Working from home turns accountants into stressed workaholics
Philip Fisher suggests that since homeworking is becoming the norm, accountants should develop strategies and procedures to reduce stress.
It might seem counterintuitive but conversations in recent weeks with a random selection of accountants have suggested that rather than cutting the hours that working commitments take out of their lives, the new normal is increasing them. Things are likely to worsen as the new England lockdown will trap accountants in their home offices.
This must inevitably lead to concern, since the issue of stress has become increasingly prevalent amongst those in our industry, not to mention other professionals, over the last few years and that was without the imposition of a deadly virus.
In principle, given that we can tip out of bed straight into the office without the need to take much time over dressing smartly, commuting or dealing with the many of the minutiae of office life that take so much time without serving any obvious purpose, there ought to be more leisure hours available in the average working from home week.
I can almost hear readers moaning “if only that were the case”. Instead, the average accountant seems to have succumbed to a kind of workaholic addiction.
In the good old days (only seven months ago but it seems like a lifetime), most of us worked to a relatively fixed agenda, whether that was the much desired 9-to-5, 8.30 to 6.30 or even something a little more punishing. Outside those hours, we might answer the odd call or email but our time was our own.
Now, repeatedly, stories emerge of practitioners getting up earlier than ever to do a little work before the real day starts, filling the standard office hours as before. Then, after enjoying a bite of dinner, many return to the home office for a couple of hours of additional servitude.
This is not healthy. It will undoubtedly lead to additional stress at a time when we all have too much to worry about already.
The problem is likely to be compounded by a number of other allied issues. Inevitably, we miss the pleasures of working in a community, chatting with friends by the coffee machine or photocopier, receiving support on technical issues in real-time and possibly even popping out to the local sandwich shop where we can indulge in a chat with the friendly proprietor.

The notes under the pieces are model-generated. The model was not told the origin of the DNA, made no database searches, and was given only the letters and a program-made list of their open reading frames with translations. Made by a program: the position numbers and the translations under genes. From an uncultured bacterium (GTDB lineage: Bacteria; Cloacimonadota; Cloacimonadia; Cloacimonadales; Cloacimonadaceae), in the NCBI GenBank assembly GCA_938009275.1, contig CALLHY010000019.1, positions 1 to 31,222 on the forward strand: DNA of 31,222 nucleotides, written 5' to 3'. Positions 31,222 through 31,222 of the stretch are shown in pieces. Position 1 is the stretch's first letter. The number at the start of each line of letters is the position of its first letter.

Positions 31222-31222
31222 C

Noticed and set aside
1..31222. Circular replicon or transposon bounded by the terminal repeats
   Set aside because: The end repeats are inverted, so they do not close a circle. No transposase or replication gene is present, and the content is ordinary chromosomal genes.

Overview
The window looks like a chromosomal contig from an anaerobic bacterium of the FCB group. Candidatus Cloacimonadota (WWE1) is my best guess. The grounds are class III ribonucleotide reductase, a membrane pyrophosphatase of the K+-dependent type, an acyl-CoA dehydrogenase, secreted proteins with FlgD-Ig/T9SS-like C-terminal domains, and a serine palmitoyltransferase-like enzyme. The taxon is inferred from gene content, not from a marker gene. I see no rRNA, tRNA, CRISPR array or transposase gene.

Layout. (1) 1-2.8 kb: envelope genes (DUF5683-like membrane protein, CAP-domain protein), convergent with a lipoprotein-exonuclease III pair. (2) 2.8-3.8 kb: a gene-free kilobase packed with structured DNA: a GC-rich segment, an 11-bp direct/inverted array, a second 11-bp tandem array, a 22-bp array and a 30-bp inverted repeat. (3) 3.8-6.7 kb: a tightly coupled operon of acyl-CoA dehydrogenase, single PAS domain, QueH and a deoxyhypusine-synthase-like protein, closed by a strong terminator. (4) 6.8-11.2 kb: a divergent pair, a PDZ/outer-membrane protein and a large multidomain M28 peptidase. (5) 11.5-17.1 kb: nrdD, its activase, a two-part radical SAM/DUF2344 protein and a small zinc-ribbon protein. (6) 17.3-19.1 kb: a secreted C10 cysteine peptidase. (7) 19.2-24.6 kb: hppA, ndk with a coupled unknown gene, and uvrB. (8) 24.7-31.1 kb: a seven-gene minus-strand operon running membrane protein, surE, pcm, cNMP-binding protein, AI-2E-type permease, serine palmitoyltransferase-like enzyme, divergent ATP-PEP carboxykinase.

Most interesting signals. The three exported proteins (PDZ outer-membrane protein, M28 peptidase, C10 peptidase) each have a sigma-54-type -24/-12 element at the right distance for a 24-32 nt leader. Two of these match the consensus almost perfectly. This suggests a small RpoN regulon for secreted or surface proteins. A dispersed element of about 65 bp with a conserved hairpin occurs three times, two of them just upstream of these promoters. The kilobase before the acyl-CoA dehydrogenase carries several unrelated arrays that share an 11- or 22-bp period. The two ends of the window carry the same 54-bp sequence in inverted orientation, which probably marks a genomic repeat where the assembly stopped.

Those with heavy technical roles might also miss the opportunity to bounce ideas off colleagues with different skill sets and levels of experience, although theoretically that should be less of a problem given that we are all using technology so liberally.
At the other end of what is becoming a vacuum, many are beginning to realise that while a marriage or partnership works perfectly when you are apart for five days and together for two, constant confinement in close proximity for month after month can be little more challenging.
Chuck in the joys of spending plenty of time with the kids, whether this is a mewling baby, a needy five-year-old or a pair of moody teens, and life may not feel too rosy.
This explains why, even in the teeth of a deadly pandemic, some accountants are desperate to return to their offices, seemingly more interested in recovering sanity than improving service to clients.
There is no universal answer to this dilemma. Some will relish the joys of avoiding an unpleasant commute and cutting down committed hours considerably for the reasons outlined above.
Others may need to find new techniques in an effort to recover mental equilibrium. These might be as simple as fixing regular online chat with colleagues, more formal weekly or fortnightly physical team meetings in the office (if lockdown restriction allows), or something else that fits a individual’s particular needs and circumstances.
The starting point should be to recognise the issues both for yourself and your colleagues. From there, it might be possible to achieve a satisfactory solution that is beneficial to all.